In 2004 Google was sued by Perfect 10. The adult publisher demanded a permanent injunction against Google to prevent it from copying and distributing thumbnails of its images, and to stop the search engine from linking to websites where Perfect 10 content was hosted illegally. Initially Perfect 10 scored a substantial victory as the court agreed with the adult company’s position on Google’s use of thumbnails. However, the Ninth Circuit Court of Appeals later reversed this ruling stating that this utilization of thumbnails amounted to fair use. What followed was a lengthy legal battle in which the adult company targeted Google with a wide range of secondary liability claims. These claims were often supported by the MPAA and RIAA, and opposed by digital rights groups such as the EFF. After nearly 8 years of litigation and two failed requests for a Supreme Court review, the case continued at the District Court where both sides accused each other of breaking the rules. Notable is Perfect 10’s quite unconventional last-minute attempt to find more dirt on Google. Earlier this year the company called on the publicto provide evidence that Google was aiding or abetting copyright infringements. The publisher went as far as offering a $25,000 bounty, which is still listed on its website.
“Perfect 10 is offering $25,000 (twenty-five thousand dollars) to the person who provides us with the most compelling non-public evidence of Google illegal conduct between now and February 28, 2012.”
“The type of evidence we are looking for would be emails between a webmaster and Google, showing that Google aided or condoned copyright infringement, or that Google was involved in other illegal activities not known to the general public.”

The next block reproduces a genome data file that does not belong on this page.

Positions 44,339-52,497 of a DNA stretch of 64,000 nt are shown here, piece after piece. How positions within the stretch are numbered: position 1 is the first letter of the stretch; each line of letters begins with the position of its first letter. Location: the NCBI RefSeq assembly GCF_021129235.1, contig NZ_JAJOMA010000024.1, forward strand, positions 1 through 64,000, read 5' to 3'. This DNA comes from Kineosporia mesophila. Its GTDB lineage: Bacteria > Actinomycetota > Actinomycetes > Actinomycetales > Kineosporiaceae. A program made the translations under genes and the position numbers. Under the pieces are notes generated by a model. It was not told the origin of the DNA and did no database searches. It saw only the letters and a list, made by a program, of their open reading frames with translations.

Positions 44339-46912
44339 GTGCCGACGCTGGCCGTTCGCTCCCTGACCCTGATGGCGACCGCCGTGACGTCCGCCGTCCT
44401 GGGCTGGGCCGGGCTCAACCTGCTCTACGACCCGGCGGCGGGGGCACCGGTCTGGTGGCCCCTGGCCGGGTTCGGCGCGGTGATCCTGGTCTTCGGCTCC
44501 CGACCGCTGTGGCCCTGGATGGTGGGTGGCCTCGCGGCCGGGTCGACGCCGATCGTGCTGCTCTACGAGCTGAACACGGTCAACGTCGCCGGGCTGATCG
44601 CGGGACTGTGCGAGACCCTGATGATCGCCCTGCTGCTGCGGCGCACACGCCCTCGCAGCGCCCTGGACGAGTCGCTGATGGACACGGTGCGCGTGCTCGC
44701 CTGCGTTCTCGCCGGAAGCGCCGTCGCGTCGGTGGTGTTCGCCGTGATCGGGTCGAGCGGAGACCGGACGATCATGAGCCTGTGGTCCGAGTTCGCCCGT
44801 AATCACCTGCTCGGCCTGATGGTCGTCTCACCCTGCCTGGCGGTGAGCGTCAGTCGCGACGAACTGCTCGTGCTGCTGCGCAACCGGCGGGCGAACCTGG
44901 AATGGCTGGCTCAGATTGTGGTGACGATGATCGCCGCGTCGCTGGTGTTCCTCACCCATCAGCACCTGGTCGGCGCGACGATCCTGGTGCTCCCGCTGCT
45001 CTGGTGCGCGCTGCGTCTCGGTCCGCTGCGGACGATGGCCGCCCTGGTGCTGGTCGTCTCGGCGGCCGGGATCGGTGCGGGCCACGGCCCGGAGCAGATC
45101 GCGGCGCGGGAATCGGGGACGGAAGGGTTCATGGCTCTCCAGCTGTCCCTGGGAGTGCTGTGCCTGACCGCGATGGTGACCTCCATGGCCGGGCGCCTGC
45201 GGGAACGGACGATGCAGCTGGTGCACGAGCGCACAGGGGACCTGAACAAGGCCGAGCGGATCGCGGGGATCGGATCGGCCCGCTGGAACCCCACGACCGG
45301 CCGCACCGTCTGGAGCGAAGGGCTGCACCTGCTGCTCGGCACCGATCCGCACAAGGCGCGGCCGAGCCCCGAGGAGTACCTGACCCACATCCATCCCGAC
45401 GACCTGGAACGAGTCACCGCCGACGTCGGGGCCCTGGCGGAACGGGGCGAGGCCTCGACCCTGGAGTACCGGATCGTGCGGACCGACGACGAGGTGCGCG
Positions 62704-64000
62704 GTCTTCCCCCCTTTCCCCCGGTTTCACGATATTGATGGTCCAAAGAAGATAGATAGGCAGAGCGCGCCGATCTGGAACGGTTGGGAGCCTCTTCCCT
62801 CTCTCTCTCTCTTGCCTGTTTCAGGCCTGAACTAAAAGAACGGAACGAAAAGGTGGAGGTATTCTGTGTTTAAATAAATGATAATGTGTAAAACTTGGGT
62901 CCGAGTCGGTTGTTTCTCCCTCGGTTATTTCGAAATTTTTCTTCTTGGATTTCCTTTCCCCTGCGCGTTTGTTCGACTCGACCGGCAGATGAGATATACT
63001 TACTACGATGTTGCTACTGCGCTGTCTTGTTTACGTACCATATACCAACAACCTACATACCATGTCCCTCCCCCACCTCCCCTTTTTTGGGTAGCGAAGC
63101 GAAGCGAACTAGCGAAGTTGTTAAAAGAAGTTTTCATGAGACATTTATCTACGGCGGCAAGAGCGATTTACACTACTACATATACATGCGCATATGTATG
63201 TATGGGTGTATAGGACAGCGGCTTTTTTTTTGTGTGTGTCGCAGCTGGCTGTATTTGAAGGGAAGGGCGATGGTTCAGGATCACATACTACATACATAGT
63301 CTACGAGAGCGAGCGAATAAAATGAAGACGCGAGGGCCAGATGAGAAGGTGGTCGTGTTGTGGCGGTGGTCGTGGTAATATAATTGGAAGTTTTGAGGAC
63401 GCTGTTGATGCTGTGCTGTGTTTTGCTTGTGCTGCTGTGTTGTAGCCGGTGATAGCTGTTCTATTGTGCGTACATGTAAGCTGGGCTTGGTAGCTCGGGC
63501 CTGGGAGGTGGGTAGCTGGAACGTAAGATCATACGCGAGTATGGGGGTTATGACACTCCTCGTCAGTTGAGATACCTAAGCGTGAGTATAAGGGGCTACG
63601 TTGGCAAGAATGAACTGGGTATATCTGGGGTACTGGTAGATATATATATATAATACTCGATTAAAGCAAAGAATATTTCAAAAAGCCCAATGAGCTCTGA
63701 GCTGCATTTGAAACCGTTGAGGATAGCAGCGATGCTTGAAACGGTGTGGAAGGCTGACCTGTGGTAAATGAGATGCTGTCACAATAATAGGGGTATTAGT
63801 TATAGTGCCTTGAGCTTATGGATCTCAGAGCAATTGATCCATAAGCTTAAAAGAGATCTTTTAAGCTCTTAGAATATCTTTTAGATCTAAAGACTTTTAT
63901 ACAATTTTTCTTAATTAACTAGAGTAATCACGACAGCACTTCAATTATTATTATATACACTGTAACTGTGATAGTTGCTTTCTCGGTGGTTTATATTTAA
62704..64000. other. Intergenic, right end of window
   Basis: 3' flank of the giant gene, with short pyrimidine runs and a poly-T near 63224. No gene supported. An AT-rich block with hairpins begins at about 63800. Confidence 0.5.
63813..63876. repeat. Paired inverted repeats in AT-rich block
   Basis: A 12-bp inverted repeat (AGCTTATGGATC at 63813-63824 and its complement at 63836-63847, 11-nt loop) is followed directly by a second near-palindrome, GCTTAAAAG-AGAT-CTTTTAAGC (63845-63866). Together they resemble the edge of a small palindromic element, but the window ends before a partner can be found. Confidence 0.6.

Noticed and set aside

However, judging from the recent court updates this offer didn’t bring in the much-desired evidence. Both parties agreed to dismiss the case with prejudice, meaning it can no longer be appealed. “Perfect 10 agrees not to commence any future lawsuit against Google in any court arising from any such Google act or omission on or before the date of dismissal of this action, or any such DMCA notices sent by Perfect 10 on or before the date of dismissal of this action,” the court filing reads. Whether the dismissal follows on an out-of-court settlement is unknown. A Google spokesperson didn’t answer this specific question, instead offering the following comment. “We always asserted that there was no merit to this case. Plaintiff seemed to agree: last week he asked for a dismissal of the case with prejudice.” Another plausible reason for the dismissal could be that Perfect 10 was feeling the heat, as the court ordered the company to open its books and provide full insight into all internal communications regarding the court case. While the dismissal marks the end of a landmark case, Perfect 10 shows no sign of slowing down their legal actions. The company has a long history of copyright cases targeting companies such as Megaupload, Amazon, and Hotfile. Last month Russia’s Google equivalent Yandex joined these ranks, and earlier this week Perfect 10 sued the microblogging platform Tumblr. And so it continues.